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The Forth in Praise Organists' Blog

The personal views of a Catholic parish organist

November 2, 2011

Bridal chit-chat (10)

evelyn @ 7:07 pm

… and this one is of the organist, demanding to be paid ’.

For the first time, I reckon this disgruntled organist has featured in someone’s wedding photographs.

The church was some distance away, which makes collecting forgotten fees difficult. With this in mind, I had asked the couple, when I met them in the church to go over their music, to leave my envelope with the priest at the wedding rehearsal and I would pick it up from him on the day. I phoned the priest about this, and he was perfectly agreeable.

But when the wedding was over, and all the photographs going on outside, the priest told me they hadn’t left my fee with him, but that an usher had it. Ushers! The most unreliable element of any wedding. Envelopes entrusted to ushers get lost in their sporrans and found by the kilt-hire company weeks later.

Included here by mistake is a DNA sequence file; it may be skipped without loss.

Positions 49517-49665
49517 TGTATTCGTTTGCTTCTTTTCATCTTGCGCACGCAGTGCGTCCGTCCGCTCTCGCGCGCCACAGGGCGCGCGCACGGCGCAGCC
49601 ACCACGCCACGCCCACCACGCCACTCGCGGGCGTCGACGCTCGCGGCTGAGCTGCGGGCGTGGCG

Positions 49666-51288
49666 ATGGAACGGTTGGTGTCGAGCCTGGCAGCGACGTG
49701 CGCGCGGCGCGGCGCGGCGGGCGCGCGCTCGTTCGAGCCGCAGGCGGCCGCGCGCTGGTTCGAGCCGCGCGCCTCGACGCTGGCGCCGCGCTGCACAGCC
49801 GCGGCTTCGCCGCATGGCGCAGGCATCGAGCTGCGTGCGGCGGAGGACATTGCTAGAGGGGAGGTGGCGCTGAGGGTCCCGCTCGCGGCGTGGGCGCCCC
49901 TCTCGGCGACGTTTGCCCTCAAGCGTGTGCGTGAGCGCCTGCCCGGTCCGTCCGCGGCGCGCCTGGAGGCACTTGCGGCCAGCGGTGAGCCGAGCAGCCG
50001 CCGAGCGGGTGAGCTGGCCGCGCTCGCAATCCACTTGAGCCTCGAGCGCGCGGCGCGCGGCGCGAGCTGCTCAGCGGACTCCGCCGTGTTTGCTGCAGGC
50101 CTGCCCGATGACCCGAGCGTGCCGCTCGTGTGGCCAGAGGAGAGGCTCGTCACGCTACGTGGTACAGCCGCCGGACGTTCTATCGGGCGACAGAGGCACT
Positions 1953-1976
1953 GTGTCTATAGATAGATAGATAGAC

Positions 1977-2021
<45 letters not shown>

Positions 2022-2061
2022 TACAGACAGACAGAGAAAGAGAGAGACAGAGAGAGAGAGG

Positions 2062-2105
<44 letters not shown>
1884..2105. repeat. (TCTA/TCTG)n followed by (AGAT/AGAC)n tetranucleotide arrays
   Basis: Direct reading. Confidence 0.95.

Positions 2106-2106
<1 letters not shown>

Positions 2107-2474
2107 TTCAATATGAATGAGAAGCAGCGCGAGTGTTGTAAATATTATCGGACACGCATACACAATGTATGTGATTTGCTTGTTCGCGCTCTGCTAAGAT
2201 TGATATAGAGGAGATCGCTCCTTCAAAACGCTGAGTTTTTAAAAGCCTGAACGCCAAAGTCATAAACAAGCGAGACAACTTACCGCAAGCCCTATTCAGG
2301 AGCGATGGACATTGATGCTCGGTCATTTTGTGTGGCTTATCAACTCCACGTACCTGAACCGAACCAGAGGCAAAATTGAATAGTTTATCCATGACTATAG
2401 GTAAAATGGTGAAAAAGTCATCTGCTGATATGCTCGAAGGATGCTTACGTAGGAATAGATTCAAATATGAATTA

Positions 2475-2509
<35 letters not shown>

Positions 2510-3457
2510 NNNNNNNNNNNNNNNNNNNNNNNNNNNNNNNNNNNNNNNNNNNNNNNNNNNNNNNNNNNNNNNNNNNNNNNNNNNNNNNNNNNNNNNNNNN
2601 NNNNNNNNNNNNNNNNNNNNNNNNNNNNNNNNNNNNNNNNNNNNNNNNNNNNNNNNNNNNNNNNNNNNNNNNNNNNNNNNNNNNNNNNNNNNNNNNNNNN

That afternoon I’d already had a run-in with one hoity-toity usher over the orders of service. Added to that, the ‘organ’ was one of those beastly electronic pianos. The bride having arrived half an hour late, I had had to play the wretched thing for nearly an hour beforehand, the piper unusually having decided to take things easy.

So when the priest told me the location of my fee envelope, something snapped.

The open front door of the church was blocked by a line of kilted backs, obviously part of a group photograph. ‘Are you an usher?’ I asked one of the backs. ‘No, they’re over there, but they’re having their photos taken’ was the reply, in a they-can’t-possibly-be-disturbed tone of voice, which made me even madder.

I went out by a side door and round to the front. An usher was pointed out to me, and I marched over to him, completely disregarding any photography going on, and said as loudly as I could, ‘Excuse me, I’m the organist and I haven’t been paid’. I tried to say it with a smile, and it got a general laugh. Usher, only now remembering his duty, dives into his sporran and produces a whole bundle of envelopes, including mine. It was nice to think that I was saving other people’s fees from the dry-cleaning machine as well.

Maybe the word will go round now – ‘you don’t want that bad-tempered organist’. And do you know, I don’t mind if it does.

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